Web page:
In the rolling hills of Eastern Pennsylvania, the story of modern love has been written over and over again. For nearly two decades, the resorts nestled in the Poconos Mountains made this region the “Honeymoon Capital of the World.” Today, it is a landscape dotted with abandoned resorts.
Pennsylvania’s rise as a resort destination began generations ago. In the years after the Civil War, travelers would travel by train from New York, Philadelphia, Boston and Washington, D.C. to experience the rugged wilderness in Pennsylvania. Resorts popped up along the Delaware River and in the mountains to the west.
The Poconos proximity to East Coast population centers made it perfect for honeymoons. And in the years after World War II, the region exploded. In the early 1960’s, romance was taken to new levels with couples-only resorts that featured heart-shaped hot tubs, in-room fireplaces, above-bed mirrors, and even private pools. A few of these resorts still remain. While these ‘love shacks’ provided an obvious opportunity to leave ones bodily fluids behind in rooms of questionable cleanliness, these amenities proved alluring for many. And the “Honeymoon Capital of the World” was born.
But in the late 1990s and early 2000s, things changed. Many of the old resorts started going downhill. Single-family proprietors faced the mortality of the owners. Upkeep costs exceeded revenue from declining bookings. Newer resorts were built in the region and areas nearby. And visitors began looking for something different. There are still many resorts in the Poconos that draw big crowds, but they are different now. There’s a lavish spa destination that caters to the affluent as well as a number of indoor water park resorts geared to families. But the abandoned resorts of the Poconos Mountains are truly a sight to behold. There are pictures all over the Internet of them and from the first time I saw the photos, I knew this was a place with a story.
A lot can be made of these old abandoned resorts. There’s the metaphor of how these crumbling resorts represent how the majority of marriages now end in divorce – a visual representation of the human turmoil. There are also lessons about change – sometimes you need extinction to evolve. But there are also lessons about nostalgia and attachment to the past.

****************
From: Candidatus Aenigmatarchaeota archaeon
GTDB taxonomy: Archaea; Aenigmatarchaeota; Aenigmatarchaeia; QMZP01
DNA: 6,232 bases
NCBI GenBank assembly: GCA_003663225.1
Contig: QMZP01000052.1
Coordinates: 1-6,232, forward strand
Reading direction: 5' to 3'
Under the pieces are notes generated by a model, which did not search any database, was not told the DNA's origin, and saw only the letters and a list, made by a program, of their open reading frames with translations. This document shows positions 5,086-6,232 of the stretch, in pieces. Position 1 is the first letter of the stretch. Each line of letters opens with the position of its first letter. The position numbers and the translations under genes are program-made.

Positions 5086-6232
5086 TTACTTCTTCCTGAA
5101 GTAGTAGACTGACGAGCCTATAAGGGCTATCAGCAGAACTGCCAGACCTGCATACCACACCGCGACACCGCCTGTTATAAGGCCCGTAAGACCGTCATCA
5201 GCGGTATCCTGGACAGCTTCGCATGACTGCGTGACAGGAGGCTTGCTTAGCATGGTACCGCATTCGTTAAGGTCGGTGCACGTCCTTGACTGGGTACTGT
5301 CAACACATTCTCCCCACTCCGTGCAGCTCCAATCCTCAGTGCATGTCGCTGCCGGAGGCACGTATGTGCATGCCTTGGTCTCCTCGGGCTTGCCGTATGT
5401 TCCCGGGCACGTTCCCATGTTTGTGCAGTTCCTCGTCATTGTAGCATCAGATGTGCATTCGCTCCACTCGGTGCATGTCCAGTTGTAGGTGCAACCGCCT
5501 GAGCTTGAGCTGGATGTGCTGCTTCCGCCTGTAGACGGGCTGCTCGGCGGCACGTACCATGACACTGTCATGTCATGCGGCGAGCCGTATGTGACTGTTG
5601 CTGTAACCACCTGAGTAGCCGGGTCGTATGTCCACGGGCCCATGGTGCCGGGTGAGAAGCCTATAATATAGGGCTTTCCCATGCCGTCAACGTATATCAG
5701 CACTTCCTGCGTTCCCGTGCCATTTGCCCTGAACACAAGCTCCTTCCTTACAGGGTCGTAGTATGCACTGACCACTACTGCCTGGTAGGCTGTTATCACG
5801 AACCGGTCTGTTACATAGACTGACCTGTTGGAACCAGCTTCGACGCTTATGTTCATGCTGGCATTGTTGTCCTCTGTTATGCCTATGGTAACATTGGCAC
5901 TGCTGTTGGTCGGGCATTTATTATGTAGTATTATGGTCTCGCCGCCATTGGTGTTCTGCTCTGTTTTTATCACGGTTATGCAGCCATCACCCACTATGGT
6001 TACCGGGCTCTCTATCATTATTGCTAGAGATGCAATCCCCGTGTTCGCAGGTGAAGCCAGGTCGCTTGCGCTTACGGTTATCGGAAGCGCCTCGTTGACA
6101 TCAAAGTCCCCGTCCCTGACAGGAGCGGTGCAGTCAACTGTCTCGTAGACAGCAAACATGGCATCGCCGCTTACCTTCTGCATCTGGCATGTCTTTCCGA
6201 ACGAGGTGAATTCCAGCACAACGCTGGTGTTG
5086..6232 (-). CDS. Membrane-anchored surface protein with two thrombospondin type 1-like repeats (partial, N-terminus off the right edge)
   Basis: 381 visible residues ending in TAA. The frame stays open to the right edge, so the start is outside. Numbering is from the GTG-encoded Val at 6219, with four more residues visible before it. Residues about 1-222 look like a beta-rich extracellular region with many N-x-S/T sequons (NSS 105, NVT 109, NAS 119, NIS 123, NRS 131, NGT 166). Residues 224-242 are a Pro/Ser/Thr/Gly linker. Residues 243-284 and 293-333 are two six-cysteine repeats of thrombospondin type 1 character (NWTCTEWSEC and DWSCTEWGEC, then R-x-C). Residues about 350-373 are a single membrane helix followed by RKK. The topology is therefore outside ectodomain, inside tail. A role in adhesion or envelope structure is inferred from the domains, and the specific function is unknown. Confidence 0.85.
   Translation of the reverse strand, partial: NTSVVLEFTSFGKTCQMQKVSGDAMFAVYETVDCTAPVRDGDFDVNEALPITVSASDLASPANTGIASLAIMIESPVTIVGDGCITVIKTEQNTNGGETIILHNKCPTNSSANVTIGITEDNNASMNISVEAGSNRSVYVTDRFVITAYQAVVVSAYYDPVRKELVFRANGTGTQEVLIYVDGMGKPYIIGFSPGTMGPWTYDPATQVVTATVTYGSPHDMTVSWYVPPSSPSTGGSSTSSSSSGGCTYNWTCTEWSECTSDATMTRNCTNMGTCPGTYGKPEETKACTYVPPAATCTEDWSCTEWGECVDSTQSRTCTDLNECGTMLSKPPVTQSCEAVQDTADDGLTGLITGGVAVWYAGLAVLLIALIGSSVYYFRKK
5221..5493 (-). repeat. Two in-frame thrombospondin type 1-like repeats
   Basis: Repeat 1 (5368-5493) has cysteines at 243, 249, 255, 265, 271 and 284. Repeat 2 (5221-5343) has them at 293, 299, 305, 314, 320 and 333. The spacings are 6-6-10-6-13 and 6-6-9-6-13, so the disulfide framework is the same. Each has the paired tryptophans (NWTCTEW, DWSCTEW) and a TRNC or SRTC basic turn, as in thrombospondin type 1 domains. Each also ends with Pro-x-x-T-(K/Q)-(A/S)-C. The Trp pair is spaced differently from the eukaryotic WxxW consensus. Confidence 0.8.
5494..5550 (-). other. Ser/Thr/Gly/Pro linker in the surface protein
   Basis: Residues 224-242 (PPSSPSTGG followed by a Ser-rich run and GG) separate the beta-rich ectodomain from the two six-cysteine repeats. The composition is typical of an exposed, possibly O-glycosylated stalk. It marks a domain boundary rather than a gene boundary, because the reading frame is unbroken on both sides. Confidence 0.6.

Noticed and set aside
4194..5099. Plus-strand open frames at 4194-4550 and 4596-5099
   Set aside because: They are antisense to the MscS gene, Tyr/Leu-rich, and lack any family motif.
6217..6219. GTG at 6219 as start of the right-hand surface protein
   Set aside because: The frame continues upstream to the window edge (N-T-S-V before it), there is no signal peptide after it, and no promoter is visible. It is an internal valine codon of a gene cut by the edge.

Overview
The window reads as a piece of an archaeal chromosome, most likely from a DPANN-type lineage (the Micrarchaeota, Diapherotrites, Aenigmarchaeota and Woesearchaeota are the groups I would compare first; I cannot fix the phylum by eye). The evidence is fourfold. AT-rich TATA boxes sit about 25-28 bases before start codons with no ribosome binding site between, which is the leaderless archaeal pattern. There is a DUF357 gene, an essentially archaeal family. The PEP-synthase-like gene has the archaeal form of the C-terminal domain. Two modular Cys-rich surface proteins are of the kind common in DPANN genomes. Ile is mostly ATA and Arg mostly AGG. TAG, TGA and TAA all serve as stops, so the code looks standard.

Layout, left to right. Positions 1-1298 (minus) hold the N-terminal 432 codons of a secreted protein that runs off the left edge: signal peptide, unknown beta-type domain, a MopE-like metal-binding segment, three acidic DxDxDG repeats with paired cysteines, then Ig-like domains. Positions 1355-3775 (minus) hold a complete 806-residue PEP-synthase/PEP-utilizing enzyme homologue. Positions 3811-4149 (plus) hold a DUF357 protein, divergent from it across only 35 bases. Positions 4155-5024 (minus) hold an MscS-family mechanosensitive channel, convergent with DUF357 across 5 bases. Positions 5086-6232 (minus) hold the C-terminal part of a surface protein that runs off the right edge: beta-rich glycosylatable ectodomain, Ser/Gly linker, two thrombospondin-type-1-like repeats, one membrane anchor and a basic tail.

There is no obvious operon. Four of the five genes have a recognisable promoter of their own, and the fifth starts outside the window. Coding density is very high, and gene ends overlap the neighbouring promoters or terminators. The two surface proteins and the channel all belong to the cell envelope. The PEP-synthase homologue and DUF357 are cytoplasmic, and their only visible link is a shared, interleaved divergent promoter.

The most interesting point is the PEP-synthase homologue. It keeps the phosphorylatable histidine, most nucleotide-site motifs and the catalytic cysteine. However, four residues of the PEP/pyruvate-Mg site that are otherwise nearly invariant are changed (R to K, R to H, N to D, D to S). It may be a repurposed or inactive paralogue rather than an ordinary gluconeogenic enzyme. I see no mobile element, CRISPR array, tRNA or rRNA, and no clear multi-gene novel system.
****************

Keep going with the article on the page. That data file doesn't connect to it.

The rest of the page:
There is a sentimentality about these places. We love the thrill of the new, yet draw comfort from the familiarity of the past. On a bright September day, six years after the Penn Hills Resort closed and began to be swallowed up by the forest, a couple showed up by the side of the highway to see what had become of the place. They had honeymooned here almost 40 years ago. The years of decay and decline did not diminish the importance of the place, or its beauty in their eyes. At that moment, my thinking changed. These abandoned resorts are not dinosaurs that are being forgotten by time, they are being honored as nostalgia tourism takes hold.
The Abandoned Resorts in the Poconos Mountains
Penn Hills Resort
Address: Analomink Road, Rtes. 191 and 447, Analomink, PA 18320
Note: The Penn Hills Resort actually straddles a State Highway, so it can be viewed from the roadway.
The Inn at Buck Hill Falls
Address: Lenape Lane & 35 Falls Drive, Mountainhome, PA 18342
Note: The Inn at Buck Hill Falls towers over Lenape Lane (just off Golf Drive), but the Inn can be seen from the road. Since being featured in the MTV show Fear, trespassing has become a significant problem and a private security firm is employed to keep people off the property.
Update as of February 2017: In January 2017, demolition of the Inn at Buck Hill Falls began. The local community raised over $2.5 million to have the historic structure demolished. Once demolition has been completed, the land is supposed to be converted to open space, but will likely be redeveloped.
Update as of July 2017: The Buck Hill Inn is now completely demolished, leaving a mountain of debris to be cleared.
Address: Falls Rd, Bushkill, PA 18324
Note: Please be aware that all the abandoned resorts are on private property. It is illegal to visit these resorts without the owner’s permission. Many of these resorts were once accessible via public roadways, so you can see them from public property.
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